Our Q1 Higher Education Digital Transformation series concludes with an overview of three scenarios for Higher Education in 2025 and discussion of the drivers and signals that lead in each direction. Explore highlights below and as always, we invite you to listen in to the webinar recording for further insights and expert commentary.
Scenarios represent snapshots of a range of possible futures. They paint a picture of ‘what could be’ with enough depth to be plausible, but not too precise. Scenarios are not intended to be compared to each other, but rather to represent different ways in which key drivers might develop and interact. There are common aspects across all scenarios, however, which help to explain underlying thinking that supported their construct.
A 3-step, iterative process is used to build scenarios, identifying ‘top-down’ factors which then inform the development of ‘bottom up’ drivers. These are evaluated on potential impact and level of uncertainty to formulate a set of scenarios.
This methodology was applied in pre-COVID scenarios such as the Education in 2030 Project, which identified 5 scenarios across the global education landscape. Download the full report to understand more about the key drivers and explore the research in more detail.
COVID-19 has impacted the four mega-drivers of global economics, population, the future of work and advanced technology, and will continue to do so for some time. Government stimulus packages, population shifts, changes in how we work and continual innovation in technology are just a few of the early signals indicating future changes to the way Higher Education is structured and delivered.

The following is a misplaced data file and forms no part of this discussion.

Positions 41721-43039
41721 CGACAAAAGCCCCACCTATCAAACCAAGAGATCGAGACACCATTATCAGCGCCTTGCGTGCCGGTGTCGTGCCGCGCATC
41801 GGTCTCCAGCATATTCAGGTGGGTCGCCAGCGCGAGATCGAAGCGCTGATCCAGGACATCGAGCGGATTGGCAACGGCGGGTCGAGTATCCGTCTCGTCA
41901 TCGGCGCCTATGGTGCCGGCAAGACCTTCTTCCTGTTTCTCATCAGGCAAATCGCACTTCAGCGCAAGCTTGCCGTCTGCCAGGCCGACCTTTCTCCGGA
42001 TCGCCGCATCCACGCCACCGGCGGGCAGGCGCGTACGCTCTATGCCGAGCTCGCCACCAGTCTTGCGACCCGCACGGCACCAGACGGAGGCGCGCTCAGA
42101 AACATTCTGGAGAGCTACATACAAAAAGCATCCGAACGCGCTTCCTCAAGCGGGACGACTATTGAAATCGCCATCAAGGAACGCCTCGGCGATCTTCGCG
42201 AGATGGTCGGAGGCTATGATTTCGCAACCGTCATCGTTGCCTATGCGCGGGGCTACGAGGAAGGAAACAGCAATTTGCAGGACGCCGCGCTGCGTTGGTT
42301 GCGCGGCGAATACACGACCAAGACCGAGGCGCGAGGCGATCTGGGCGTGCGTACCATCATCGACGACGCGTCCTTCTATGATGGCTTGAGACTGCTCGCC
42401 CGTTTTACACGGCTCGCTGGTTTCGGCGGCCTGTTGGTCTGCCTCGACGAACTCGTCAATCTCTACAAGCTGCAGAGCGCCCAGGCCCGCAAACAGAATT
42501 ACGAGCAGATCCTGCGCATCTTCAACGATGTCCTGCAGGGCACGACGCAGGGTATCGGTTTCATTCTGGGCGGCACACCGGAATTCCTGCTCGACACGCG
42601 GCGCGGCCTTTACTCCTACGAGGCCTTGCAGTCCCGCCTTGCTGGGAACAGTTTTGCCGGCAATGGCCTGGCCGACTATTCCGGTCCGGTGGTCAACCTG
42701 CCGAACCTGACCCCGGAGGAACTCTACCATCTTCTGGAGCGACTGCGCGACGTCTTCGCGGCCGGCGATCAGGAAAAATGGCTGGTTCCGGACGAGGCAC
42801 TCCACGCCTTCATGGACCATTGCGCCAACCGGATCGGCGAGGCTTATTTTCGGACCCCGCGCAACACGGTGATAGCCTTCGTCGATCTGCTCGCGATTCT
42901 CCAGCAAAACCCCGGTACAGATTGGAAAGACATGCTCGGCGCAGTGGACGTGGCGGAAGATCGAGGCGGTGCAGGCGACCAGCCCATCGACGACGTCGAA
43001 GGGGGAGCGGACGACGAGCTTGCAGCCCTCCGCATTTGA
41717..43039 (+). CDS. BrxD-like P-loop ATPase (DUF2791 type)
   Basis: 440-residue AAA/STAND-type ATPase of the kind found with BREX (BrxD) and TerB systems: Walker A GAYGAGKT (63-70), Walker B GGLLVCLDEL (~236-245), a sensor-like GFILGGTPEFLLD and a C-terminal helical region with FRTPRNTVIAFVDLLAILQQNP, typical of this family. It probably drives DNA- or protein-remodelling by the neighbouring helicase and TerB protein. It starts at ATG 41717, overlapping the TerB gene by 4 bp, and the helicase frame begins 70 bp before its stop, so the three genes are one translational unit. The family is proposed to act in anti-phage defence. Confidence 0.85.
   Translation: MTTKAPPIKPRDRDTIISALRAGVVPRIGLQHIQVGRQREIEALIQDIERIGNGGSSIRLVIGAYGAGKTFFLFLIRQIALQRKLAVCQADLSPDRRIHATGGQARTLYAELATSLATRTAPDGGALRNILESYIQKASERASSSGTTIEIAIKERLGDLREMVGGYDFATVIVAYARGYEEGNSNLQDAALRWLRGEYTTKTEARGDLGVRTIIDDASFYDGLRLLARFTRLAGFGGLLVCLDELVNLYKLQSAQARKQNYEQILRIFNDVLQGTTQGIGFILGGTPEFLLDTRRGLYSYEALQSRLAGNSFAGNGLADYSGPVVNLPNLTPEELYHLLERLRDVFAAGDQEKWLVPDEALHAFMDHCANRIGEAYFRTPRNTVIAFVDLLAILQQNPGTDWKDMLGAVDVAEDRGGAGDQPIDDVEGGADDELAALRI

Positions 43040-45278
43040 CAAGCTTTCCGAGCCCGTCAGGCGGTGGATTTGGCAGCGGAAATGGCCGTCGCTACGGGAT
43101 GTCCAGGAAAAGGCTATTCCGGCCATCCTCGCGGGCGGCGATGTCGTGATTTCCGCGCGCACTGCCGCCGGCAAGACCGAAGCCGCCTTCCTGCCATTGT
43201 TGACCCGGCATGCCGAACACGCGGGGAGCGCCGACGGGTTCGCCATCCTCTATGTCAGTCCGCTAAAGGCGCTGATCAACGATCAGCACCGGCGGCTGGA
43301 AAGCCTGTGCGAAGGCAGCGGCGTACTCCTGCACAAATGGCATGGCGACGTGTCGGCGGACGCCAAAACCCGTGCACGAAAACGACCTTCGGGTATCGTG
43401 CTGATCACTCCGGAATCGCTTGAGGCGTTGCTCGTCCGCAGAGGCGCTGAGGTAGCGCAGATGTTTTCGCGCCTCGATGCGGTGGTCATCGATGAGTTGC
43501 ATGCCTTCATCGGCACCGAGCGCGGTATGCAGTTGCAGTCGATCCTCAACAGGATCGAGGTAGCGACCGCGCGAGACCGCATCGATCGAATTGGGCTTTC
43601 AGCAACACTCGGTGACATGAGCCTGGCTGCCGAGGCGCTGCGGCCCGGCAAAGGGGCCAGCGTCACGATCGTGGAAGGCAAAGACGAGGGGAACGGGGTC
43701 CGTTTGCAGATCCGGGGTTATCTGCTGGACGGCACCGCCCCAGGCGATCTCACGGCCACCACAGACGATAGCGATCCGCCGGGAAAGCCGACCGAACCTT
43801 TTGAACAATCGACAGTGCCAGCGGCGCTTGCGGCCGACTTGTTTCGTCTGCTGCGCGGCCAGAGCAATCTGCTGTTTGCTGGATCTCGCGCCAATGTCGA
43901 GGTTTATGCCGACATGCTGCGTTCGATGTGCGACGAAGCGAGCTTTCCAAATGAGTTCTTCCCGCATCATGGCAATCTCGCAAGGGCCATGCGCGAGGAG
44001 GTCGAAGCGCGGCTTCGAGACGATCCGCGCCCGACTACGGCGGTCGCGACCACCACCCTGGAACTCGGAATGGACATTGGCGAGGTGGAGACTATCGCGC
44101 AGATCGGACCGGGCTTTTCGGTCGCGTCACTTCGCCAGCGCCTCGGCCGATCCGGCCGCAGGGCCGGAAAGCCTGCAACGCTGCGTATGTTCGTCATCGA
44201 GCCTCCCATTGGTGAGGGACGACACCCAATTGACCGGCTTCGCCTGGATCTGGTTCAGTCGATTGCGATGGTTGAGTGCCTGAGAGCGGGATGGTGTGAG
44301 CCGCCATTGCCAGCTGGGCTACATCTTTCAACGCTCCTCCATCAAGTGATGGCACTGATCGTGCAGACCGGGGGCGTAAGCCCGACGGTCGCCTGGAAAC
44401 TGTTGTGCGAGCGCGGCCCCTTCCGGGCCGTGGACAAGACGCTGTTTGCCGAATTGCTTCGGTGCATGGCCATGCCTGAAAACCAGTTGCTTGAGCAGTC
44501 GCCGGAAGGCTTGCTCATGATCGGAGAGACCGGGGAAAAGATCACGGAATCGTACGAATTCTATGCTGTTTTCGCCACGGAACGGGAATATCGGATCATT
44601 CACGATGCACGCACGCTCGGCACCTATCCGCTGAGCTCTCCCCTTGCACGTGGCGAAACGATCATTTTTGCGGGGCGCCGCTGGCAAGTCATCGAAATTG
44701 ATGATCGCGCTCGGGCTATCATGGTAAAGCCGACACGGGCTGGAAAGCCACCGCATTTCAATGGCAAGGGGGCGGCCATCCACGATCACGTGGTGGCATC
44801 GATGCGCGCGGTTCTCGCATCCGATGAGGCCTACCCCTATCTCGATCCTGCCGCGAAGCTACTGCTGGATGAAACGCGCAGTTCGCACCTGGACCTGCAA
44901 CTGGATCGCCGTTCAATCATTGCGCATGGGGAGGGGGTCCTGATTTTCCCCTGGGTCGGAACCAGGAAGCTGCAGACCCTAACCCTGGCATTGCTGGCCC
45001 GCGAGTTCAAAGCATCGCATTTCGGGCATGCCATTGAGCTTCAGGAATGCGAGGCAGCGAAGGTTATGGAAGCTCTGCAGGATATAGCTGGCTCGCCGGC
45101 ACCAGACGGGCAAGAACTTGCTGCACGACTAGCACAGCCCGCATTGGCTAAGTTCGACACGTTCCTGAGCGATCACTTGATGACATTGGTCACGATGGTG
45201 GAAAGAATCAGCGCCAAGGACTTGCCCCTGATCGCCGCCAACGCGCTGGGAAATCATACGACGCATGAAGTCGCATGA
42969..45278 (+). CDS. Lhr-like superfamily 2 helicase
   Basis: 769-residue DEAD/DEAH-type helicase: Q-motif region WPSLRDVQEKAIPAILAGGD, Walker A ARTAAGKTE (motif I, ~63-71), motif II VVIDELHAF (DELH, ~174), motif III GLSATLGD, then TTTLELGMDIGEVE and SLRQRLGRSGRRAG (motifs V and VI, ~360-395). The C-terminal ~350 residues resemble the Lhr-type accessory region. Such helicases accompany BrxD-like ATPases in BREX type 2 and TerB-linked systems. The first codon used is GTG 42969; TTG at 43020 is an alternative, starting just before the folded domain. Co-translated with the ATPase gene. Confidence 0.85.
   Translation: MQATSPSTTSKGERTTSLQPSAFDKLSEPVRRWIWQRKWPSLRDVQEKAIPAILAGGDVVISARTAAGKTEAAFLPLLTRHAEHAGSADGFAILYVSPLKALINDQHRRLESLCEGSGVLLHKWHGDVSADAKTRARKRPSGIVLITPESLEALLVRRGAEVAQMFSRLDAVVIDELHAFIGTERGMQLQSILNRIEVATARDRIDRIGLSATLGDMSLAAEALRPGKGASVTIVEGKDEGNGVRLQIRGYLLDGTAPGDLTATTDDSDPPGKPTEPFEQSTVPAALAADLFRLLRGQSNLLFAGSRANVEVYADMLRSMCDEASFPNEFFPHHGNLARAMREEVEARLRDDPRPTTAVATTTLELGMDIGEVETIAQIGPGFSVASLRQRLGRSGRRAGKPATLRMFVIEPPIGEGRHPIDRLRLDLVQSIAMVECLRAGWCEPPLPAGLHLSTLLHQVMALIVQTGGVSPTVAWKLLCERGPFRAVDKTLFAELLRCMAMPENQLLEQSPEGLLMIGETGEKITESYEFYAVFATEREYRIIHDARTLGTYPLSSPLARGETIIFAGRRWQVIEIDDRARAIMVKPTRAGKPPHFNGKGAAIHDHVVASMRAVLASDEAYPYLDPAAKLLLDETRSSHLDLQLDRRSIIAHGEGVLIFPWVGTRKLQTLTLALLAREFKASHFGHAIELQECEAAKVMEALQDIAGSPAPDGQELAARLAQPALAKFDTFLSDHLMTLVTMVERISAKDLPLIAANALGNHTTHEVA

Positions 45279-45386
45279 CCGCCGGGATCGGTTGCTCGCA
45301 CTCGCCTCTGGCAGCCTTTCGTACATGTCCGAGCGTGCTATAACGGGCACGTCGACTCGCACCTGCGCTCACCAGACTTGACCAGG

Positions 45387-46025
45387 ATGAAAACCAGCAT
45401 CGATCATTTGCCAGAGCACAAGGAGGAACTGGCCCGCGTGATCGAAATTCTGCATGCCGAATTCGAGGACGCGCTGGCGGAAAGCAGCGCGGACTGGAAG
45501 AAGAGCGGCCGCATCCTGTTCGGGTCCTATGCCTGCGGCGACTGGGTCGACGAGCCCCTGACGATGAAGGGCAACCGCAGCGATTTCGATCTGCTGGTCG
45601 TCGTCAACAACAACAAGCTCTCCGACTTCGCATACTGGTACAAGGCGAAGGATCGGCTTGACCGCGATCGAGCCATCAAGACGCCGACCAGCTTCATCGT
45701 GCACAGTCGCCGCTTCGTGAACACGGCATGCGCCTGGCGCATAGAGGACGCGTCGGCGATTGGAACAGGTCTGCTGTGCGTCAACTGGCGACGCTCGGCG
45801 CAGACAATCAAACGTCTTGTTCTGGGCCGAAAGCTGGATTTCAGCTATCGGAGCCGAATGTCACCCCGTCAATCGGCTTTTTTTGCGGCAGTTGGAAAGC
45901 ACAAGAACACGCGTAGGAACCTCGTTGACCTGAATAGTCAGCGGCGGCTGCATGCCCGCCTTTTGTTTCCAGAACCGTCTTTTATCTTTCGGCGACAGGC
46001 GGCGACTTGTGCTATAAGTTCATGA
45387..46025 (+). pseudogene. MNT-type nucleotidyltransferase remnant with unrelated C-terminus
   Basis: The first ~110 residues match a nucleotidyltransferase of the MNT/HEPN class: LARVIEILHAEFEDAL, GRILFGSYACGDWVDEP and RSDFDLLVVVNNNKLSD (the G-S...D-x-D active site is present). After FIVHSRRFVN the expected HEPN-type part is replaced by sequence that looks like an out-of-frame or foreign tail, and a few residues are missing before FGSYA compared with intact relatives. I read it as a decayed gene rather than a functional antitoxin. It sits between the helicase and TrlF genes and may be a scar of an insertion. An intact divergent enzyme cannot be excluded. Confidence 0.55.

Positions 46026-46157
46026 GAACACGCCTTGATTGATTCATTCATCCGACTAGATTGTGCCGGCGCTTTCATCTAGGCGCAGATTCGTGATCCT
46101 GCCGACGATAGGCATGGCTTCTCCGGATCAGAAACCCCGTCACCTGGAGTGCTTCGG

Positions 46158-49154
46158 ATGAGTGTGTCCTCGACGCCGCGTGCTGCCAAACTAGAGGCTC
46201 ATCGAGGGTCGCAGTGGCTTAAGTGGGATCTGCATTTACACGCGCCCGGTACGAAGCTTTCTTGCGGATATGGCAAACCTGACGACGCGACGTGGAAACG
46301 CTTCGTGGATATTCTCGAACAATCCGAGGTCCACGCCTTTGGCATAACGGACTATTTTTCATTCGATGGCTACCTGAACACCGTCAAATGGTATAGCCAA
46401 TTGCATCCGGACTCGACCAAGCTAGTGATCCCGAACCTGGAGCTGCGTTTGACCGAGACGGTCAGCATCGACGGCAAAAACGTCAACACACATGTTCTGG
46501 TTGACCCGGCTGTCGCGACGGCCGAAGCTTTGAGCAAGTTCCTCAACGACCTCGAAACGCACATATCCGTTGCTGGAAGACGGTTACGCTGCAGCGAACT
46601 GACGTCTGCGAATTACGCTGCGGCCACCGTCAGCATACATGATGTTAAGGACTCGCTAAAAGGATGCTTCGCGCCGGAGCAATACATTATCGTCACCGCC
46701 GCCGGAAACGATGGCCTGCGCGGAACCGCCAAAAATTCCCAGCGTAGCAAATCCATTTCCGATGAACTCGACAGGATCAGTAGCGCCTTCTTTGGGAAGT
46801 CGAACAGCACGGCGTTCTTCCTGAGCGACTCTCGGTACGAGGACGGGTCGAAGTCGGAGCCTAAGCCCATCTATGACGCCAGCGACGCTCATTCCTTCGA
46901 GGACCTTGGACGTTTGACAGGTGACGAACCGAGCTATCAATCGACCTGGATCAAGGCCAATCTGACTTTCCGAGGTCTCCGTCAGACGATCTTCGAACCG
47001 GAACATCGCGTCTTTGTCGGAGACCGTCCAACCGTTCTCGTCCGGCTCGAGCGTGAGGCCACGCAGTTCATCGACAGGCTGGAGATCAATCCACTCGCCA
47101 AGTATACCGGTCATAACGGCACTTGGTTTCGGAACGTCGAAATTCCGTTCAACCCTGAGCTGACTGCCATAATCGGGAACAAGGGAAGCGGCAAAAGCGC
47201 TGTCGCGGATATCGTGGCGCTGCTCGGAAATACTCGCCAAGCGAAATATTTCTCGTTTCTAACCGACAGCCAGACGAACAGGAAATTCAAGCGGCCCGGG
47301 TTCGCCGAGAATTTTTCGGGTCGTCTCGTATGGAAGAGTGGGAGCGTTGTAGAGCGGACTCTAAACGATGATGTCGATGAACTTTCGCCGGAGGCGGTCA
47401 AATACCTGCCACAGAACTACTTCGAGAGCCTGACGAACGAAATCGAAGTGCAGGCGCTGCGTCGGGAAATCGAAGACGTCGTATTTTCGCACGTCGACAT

The 3 Scenarios presented are intended to provoke and encourage debate about what we might expect for Higher Education in the coming years:
When we asked webinar participants to vote on the likelihood of each scenario, a mixed picture emerged, with ‘Practicum Pivot’ and ‘Learning Market’ thought to be more likely overall than ‘Education State’. In terms of personal preference, the trend was clearer: 46% would prefer to see the ‘Practicum Pivot’ and 42% the ‘Learning Market’ scenario, with just 13% opting for the ‘Education State’.
Throughout this Higher Education series, the Higher Education Digital Capability framework has served as a guiding structure and learner-focussed lens to apply across themes including micro-credentials, MOOCs, university partnerships and international education. We’ve explored the role of digital capabilities across the four Dimensions of Demand and Discovery, Learning Design, Learner Experience and Work & Lifelong Learning from an institutional perspective, taking in the huge diversity of contexts our global Higher Education network brings.
We now invite you to participate in a global benchmarking study as a member of the network, where you can explore capability descriptors for each Domain in more depth and contribute your own perspective. The online self-assessment takes 15 minutes, and you’ll receive a full report showing benchmarking across the global cohort once the assessment period closes.
If you haven’t already, join the network to make sure you receive your invitation to participate.
As we continue to focus on Higher Education and digital transformation in 2021, look out for our Global Digital Leaders series, where we pick up some key themes from our deep dives and explore global perspectives in practice. You can be first to find out what’s coming by joining the Global Higher Education Network – we’ll see you there!
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